The founders of Transloadit met as contributors to an open source project. As a result of this, open source is deeply ingrained in our company's DNA.
Here's a quick tour of our contributions.
Over the course of the past few years, we have made it a habit to release the best bits of our code to the world.
Downloads have already been resumable ever since HTTP version 1.1. For uploads, however, there was no open standard. There have been a number of projects, but those lacked a common language. They often had a commercial aim or were exclusively focused on their own situation. For that reason we decided to develop 'tus', the open protocol for resumable file uploads.
By making this protocol open source, we received cooperation from developers at, among others, Google, Node.js, HTTP/1.1 and ZeroMQ. We are also very proud that Vimeo will be using ‘tus’. Not only for uploads to their platform, but also for file transfer between their servers, because of the increased speed that ‘tus’ offers. Vimeo has also provided us with a developer to assist us with building ‘tus’ implementations in more languages. This great degree of cooperation has made ‘tus’ stronger.
We believe 'tus' will make the internet better for everyone. However, in order to achieve that, it is important that as many people as possible implement the protocol. ‘tus’ is essentially a collection of rules and agreements. A document describing how uploading could work. It can only be of any value when many developers start to abide by these rules.
When we started Transloadit, there was no way to handle multi-part form uploads in Node.js. We saw no other option than to roll out our own solution: node-formidable. Since then, node-formidable has become the industry standard for dealing with form uploads, and it currently powers much of the Node.js-powered web.
node-retry has become the industry standard for dealing with networked or otherwise unreliable systems. It is one of the most depended-upon modules in the Node.js ecosystem. Node-retry receives millions of downloads every month and is even used by npm itself.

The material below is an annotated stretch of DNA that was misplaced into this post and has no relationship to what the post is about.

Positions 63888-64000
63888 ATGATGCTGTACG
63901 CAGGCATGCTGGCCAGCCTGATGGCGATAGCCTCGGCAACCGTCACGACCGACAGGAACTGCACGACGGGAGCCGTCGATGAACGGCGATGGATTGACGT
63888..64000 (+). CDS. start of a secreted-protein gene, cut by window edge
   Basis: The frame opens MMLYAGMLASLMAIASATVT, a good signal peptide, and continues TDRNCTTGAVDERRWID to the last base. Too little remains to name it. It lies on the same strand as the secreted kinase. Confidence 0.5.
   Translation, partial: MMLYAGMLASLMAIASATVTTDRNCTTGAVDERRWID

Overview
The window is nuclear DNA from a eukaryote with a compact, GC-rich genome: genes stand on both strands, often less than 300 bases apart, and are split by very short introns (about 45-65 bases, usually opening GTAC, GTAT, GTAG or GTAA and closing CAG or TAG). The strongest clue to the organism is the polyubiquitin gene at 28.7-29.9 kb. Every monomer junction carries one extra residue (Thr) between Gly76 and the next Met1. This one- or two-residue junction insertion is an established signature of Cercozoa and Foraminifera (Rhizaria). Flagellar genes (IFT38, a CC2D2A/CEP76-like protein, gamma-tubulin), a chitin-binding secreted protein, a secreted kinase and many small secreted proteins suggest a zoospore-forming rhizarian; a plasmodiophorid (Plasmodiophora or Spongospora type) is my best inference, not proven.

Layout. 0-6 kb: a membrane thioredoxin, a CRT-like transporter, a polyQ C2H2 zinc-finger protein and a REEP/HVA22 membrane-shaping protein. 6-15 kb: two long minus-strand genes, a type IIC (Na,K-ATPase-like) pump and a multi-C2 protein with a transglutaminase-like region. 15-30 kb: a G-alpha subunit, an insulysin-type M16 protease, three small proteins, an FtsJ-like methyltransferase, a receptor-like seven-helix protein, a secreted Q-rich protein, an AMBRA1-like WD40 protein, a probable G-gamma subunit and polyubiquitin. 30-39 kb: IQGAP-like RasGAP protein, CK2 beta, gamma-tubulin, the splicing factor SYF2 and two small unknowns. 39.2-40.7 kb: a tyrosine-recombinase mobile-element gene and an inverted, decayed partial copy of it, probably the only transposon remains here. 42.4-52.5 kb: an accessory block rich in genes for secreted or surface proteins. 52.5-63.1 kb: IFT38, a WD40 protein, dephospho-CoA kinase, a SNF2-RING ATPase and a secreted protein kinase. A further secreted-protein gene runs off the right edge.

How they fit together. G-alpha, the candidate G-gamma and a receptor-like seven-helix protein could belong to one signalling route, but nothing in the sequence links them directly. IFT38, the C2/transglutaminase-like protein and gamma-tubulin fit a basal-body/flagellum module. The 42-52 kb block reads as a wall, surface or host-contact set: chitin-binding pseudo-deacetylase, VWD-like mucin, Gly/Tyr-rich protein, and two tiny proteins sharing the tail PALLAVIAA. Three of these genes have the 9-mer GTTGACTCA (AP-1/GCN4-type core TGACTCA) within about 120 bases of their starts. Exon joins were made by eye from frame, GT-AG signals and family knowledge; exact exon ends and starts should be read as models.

Since we at Transloadit have a love/hate relationship with Bash, we started documenting how to avoid common mistakes and pitfalls back in 2013. Later that year, we released BASH3 Boilerplate. It is a place where we share our best practices, and provide copy-pastable boilerplate that will help you to quickly start writing more reliable Bash scripts.
Besides releasing the software that we write, we also regularly share our adventures along the way. You can find these on our founder blogs (felixge, kvz, tim-kos) and right here on our Transloadit, Uppy, and tus blogs.
We actively free up developer time in order to work on open source projects. Many of us even work on open source full-time.
Besides funding projects, we also fund the open source community by helping its members to organize great conferences, hackathons and meet-ups.
- FITC Amsterdam 2016, Amsterdam, The Netherlands
- Node.js Knockout Hackathon 2015, Global
- dotJS 2015, Paris, France
- Code Motion 2015, Berlin, Germany
- Open Source and Feelings 2015, Seattle, Washington, USA
- Reject.JS 2015, Berlin, Germany
- Nodevember 2015, Nashville, Tennessee, USA
- BrooklynJS 2015, New York, USA
- .concat() 2015, Salzburg, Austria
- Static Showdown 2015, Global
- Gopher Gala 2015, Global
- Hackathonukah 2015, New York, USA
- dotJS 2014, Paris, France
- PHP Conference Argentina 2014, Buenos Aires, Argentina
- Reject.JS 2014, Berlin, Germany
- Container Camp 2014, London, UK
- Node Dublin 2012, Dublin, Ireland
- LXJS 2012, Lisbon, Portugal
If you would like to organize a hackathon and still need someone to sponsor prizes (we typically sponsor drones, seeing as we are also the folks behind NodeCopter) or pizza, please reach out via Twitter or firstname.lastname@example.org.